"Read." This word was pronounced in a manner impossible to
    describe. Franz took the letter, and read: --

    Tuesday evening, at seven o'clock, descend from your
    carriage opposite the Via dei Pontefici, and follow the
    Roman peasant who snatches your torch from you. When you
    arrive at the first step of the church of San Giacomo, be
    sure to fasten a knot of rose-colored ribbons to the
    shoulder of your harlequin costume, in order that you may be
    recognized. Until then you will not see me.

    Constancy and Discretion.

    "Well," asked he, when Franz had finished, "what do you
    think of that?"

    "I think that the adventure is assuming a very agreeable
    appearance."

    "I think so, also," replied Albert; "and I very much fear
    you will go alone to the Duke of Bracciano's ball." Franz
    and Albert had received that morning an invitation from the
    celebrated Roman banker. "Take care, Albert," said Franz.
    "All the nobility of Rome will be present, and if your fair
    incognita belong to the higher class of society, she must go
    there."

    "Whether she goes there or not, my opinion is still the
    same," returned Albert. "You have read the letter?"

    "Yes."

    "You know how imperfectly the women of the mezzo cito are
    educated in Italy?" (This is the name of the lower class.)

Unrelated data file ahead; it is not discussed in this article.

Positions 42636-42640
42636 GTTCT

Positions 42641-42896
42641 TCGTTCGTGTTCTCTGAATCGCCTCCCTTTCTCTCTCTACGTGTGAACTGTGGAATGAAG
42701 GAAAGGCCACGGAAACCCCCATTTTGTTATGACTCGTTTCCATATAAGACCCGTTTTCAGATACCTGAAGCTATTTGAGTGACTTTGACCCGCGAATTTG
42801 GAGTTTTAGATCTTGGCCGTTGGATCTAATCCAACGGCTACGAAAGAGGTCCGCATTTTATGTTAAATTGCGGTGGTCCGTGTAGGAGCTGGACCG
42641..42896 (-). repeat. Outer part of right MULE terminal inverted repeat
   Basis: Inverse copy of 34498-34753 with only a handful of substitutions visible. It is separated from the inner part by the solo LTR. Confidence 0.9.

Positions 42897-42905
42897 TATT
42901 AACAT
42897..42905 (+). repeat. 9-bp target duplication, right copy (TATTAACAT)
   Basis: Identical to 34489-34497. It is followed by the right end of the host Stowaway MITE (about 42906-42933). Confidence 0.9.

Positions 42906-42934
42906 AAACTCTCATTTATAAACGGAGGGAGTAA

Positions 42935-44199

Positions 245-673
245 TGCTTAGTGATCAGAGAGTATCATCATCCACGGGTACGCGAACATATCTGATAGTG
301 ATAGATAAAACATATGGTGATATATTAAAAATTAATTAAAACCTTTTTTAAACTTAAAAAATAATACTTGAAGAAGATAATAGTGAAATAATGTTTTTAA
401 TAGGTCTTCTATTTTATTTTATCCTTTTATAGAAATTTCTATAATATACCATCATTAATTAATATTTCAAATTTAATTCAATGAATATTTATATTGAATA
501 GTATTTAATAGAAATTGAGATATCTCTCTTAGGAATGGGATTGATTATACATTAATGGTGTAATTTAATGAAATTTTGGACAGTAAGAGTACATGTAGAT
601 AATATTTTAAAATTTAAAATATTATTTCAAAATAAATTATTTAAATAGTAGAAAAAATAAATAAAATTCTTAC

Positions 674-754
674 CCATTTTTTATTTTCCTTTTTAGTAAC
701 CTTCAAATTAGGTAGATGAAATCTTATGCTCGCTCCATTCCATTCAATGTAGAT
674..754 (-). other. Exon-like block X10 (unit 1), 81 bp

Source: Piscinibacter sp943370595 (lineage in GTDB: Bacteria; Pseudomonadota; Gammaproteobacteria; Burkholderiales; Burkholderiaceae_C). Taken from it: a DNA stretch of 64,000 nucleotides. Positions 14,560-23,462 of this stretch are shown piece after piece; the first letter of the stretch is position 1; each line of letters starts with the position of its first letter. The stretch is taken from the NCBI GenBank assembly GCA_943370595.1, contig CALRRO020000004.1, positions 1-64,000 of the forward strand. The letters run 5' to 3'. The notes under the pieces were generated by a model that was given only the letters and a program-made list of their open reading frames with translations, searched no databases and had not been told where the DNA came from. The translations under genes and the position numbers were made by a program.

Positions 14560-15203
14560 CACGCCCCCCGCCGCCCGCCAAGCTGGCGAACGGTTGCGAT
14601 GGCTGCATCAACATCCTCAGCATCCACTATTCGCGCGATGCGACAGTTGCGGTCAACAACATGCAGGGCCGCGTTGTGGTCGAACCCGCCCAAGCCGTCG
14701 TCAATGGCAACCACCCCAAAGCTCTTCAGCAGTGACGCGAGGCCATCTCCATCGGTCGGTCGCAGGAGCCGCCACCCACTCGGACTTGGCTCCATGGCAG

"Yes."

    "Well, read the letter again. Look at the writing, and find
    if you can, any blemish in the language or orthography."
    (The writing was, in reality, charming, and the orthography
    irreproachable.) "You are born to good fortune," said Franz,
    as he returned the letter.

    "Laugh as much as you will," replied Albert, "I am in love."

    "You alarm me," cried Franz. "I see that I shall not only go
    alone to the Duke of Bracciano's, but also return to
    Florence alone."

    "If my unknown be as amiable as she is beautiful," said
    Albert, "I shall fix myself at Rome for six weeks, at least.
    I adore Rome, and I have always had a great taste for
    archaeology."

    "Come, two or three more such adventures, and I do not
    despair of seeing you a member of the Academy." Doubtless
    Albert was about to discuss seriously his right to the
    academic chair when they were informed that dinner was
    ready. Albert's love had not taken away his appetite. He
    hastened with Franz to seat himself, free to recommence the
    discussion after dinner. After dinner, the Count of Monte
    Cristo was announced. They had not seen him for two days.
    Signor Pastrini informed them that business had called him